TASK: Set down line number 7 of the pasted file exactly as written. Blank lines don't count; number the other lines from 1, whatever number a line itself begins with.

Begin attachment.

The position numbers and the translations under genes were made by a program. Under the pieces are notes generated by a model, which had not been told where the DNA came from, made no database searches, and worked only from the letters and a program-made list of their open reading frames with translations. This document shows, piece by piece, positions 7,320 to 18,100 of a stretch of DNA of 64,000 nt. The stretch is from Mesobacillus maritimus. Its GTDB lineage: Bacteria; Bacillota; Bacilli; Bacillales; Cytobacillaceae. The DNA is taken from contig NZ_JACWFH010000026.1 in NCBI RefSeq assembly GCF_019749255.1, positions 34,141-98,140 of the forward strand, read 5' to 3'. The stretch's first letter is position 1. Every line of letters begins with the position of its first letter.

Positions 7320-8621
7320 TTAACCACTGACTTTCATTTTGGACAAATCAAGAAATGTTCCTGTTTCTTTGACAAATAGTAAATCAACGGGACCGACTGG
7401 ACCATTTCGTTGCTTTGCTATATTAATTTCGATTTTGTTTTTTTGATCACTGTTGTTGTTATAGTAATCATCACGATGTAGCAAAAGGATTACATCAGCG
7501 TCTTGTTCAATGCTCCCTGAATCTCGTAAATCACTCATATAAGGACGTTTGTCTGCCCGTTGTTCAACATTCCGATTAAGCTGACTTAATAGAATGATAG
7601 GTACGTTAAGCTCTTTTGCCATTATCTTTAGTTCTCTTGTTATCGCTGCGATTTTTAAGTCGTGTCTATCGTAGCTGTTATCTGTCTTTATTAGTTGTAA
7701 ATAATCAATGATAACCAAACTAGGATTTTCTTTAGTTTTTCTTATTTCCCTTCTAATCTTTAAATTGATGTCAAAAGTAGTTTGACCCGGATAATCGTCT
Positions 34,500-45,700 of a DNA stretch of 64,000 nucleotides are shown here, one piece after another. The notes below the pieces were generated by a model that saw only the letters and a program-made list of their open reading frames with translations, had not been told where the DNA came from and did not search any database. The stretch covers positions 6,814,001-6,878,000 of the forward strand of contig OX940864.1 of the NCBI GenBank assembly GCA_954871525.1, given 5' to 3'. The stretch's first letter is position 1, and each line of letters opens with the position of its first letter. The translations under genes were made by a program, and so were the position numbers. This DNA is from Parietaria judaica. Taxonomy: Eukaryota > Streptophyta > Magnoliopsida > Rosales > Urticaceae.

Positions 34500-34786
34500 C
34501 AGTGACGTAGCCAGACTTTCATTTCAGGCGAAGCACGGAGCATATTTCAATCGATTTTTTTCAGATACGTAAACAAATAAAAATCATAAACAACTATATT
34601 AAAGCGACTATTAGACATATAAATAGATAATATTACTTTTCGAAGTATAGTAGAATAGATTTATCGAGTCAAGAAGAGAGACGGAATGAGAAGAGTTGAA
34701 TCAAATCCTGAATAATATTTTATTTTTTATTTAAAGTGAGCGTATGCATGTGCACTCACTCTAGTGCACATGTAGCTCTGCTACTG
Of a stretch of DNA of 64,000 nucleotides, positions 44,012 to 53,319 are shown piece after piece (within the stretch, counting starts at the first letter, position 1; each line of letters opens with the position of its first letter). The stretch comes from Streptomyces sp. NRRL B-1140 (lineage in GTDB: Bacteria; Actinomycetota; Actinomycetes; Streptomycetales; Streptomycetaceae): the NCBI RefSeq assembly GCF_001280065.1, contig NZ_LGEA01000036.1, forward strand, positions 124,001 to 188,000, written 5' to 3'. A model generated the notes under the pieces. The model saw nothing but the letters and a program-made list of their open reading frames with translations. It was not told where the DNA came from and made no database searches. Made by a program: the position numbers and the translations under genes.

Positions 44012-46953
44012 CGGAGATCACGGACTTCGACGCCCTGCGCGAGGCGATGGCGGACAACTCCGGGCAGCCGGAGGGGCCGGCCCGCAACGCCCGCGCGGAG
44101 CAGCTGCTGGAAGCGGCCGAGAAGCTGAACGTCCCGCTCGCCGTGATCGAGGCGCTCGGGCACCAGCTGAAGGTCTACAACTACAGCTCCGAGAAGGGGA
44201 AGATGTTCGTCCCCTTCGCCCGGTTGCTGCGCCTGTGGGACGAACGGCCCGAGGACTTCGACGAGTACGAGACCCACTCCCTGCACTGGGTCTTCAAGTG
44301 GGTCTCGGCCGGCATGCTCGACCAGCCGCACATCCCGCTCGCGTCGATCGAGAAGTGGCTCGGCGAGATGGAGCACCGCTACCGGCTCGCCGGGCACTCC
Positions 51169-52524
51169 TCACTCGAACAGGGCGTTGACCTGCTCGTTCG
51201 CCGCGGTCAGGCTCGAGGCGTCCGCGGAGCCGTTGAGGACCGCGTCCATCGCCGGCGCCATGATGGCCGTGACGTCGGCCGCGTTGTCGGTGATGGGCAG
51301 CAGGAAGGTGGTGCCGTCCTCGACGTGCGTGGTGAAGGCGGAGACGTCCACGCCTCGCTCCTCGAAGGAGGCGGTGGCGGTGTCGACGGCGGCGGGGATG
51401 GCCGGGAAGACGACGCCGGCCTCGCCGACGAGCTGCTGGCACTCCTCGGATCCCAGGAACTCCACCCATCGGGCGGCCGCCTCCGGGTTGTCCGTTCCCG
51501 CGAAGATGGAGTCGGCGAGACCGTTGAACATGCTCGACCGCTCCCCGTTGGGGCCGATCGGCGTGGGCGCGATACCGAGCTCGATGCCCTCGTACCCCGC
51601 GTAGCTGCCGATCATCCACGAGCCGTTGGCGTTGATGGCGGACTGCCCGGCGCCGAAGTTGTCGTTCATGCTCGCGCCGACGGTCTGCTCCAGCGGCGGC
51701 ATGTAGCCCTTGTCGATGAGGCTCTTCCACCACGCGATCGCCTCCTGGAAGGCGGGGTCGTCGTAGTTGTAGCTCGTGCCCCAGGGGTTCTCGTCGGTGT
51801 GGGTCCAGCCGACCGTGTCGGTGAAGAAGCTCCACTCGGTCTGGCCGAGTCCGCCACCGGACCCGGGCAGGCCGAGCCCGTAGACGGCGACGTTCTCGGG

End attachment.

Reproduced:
7701 ATAATCAATGATAACCAAACTAGGATTTTCTTTAGTTTTTCTTATTTCCCTTCTAATCTTTAAATTGATGTCAAAAGTAGTTTGACCCGGATAATCGTCT